Talent acquisition teams have a tendency to get stuck in a rut with traditional recruitment methods... because that's just how you do things, right? Wrong! Shake things up with data-driven processes and see the quick acting results. Culling data to inform your recruitment strategy has many benefits like improving diversity initiatives, tapping into quality talent pools you didn’t even know existed, hiring top talent before your competitors do and of course driving revenue and profits through the ceiling!
So how do you actually get the data you need? Well, with the right software of course. But to get you on your way and thinking more about data-driven recruiting, we’ve pulled together tactics you can put into practice along with metrics to begin tracking.
First, take a look at the benefits to get your mind thinking strategically. Then, go over the tactics and metrics we’ve included below to get your team going!
Data-Driven Recruiting Benefit: Tackles Talent Scarcity
Data-driven recruiting strategies provide the insight needed to cast a wider net to ultimately build a larger pipeline. When talent is scarce for a specific industry or role, it’s often a mirage. The talent is there, but finding them can be so challenging that it creates the illusion of talent scarcity.
Data-Driven Recruiting Benefit: Improves Diversity Hiring
Data has the power to identify under-tapped talent pools you might have not been able to discover manually. It also helps identify and quantify historic or unconscious bias to reduce it in future decision-making.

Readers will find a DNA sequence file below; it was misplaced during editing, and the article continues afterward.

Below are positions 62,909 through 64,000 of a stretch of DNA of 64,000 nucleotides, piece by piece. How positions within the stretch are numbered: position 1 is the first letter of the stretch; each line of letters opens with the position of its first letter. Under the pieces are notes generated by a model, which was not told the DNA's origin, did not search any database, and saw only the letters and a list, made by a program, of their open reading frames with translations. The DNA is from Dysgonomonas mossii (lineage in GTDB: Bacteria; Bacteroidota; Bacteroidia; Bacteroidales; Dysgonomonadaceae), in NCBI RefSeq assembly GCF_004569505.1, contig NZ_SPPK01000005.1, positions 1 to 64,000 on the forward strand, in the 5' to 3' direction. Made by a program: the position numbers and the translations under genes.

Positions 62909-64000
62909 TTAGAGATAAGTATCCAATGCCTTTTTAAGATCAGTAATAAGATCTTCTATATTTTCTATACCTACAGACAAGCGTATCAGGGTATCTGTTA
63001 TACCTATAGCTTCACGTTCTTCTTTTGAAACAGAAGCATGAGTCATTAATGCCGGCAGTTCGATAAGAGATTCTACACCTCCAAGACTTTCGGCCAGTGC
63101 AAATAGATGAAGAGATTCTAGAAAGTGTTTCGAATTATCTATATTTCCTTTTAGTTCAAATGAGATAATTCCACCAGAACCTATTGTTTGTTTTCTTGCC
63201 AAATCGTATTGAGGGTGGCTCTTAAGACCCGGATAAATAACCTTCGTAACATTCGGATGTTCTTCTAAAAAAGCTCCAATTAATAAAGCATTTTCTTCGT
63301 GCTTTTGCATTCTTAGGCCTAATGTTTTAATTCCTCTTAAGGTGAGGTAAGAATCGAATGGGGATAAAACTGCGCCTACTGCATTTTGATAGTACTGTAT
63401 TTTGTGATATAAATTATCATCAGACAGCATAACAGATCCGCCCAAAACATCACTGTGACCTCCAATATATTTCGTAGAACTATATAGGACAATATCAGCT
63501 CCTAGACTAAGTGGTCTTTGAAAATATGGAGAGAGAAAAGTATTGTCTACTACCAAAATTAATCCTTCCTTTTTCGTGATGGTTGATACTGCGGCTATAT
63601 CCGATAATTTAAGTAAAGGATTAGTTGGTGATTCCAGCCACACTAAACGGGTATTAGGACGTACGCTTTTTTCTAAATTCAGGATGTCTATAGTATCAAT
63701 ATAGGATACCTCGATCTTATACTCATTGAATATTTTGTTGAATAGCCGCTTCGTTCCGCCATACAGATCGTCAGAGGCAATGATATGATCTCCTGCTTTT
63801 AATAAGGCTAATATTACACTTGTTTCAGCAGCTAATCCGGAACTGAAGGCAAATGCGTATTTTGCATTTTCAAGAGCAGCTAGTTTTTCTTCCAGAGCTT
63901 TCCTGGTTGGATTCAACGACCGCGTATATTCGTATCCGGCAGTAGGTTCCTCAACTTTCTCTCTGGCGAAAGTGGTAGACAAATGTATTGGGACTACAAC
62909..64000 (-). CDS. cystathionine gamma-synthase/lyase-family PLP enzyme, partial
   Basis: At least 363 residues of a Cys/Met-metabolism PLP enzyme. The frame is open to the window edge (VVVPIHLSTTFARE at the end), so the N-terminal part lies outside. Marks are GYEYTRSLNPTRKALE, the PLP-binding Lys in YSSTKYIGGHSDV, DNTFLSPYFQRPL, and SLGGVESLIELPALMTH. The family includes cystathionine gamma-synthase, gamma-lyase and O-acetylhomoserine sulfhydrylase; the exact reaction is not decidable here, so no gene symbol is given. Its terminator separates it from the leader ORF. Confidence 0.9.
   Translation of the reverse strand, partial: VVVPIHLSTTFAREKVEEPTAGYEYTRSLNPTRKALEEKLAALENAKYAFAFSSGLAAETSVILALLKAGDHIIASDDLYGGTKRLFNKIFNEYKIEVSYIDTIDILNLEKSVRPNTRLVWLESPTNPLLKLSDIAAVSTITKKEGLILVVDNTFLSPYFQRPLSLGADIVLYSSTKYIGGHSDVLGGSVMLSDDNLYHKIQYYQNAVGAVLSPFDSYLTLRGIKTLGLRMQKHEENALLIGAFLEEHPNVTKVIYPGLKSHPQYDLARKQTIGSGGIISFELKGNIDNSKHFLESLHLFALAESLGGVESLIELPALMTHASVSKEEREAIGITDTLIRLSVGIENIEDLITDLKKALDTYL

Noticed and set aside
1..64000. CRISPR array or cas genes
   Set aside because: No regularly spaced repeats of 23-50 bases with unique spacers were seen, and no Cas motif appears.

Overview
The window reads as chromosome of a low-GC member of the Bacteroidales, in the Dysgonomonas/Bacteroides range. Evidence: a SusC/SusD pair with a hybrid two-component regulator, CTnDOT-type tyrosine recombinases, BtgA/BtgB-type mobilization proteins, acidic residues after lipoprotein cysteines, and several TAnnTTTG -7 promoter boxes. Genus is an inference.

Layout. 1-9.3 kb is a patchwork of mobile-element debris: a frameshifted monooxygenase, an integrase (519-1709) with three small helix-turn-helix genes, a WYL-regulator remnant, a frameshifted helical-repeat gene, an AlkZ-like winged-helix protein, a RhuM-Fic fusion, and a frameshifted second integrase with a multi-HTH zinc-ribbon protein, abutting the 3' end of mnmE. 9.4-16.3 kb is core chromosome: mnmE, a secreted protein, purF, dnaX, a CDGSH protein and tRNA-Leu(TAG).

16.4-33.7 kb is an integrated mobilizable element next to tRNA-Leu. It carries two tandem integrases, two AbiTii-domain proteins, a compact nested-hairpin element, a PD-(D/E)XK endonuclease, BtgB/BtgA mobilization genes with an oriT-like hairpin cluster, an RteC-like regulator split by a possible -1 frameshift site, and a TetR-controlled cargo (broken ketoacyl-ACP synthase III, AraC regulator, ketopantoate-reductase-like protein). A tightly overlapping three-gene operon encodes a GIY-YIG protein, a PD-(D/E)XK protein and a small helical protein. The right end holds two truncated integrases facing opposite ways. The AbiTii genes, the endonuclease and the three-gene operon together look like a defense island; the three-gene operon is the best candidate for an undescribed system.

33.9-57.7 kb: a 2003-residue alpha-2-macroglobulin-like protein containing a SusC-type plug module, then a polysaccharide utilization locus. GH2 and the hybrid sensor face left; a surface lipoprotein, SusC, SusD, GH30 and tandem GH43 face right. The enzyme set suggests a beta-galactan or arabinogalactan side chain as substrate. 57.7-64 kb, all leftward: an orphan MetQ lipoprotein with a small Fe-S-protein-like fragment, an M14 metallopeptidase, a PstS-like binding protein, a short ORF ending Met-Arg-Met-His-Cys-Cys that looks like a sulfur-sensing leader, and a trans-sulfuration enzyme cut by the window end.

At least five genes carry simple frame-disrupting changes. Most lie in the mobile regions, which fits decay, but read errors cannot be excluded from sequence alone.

Data-Driven Recruiting Benefit: Competitive Advantage
Data helps recruiting teams make more strategic decisions so they can gain an edge on their competition. Predictive analytics can help recruiting teams zero in on top talent faster and give the insight needed to engage quality candidates and remove unqualified or unfit talent out of the system.
With competition being so fierce for quality talent, intelligent recruiting systems are a must to meet business objectives while saving on recruiting costs. Keep in mind, it’s not just about getting the right people, but getting the right people within the recruiting budget.
Data-Driven Recruiting Benefit: Drives Business Profit & Revenue
Ultimately, data-driven recruiting improves hiring results, employee retention, business performance, revenue, profit and more. It’s a cycle of success, all thanks to data.
Set up processes for consistent data input
One of the biggest ways data can be skewed is inputting it into your system wrong. Whether you’re using recruiting software or not, multiple people may have different ways of going about inputting data.
To Do: Conduct an audit of everyone on your team and figure out how current systems and processes are being used and integrated. Gather feedback from each and then decide on a specific data aggregation method for everyone to abide by. This will ensure all actions in the recruiting process are being logged consistently, so your data is as accurate as possible.
Build a scoring system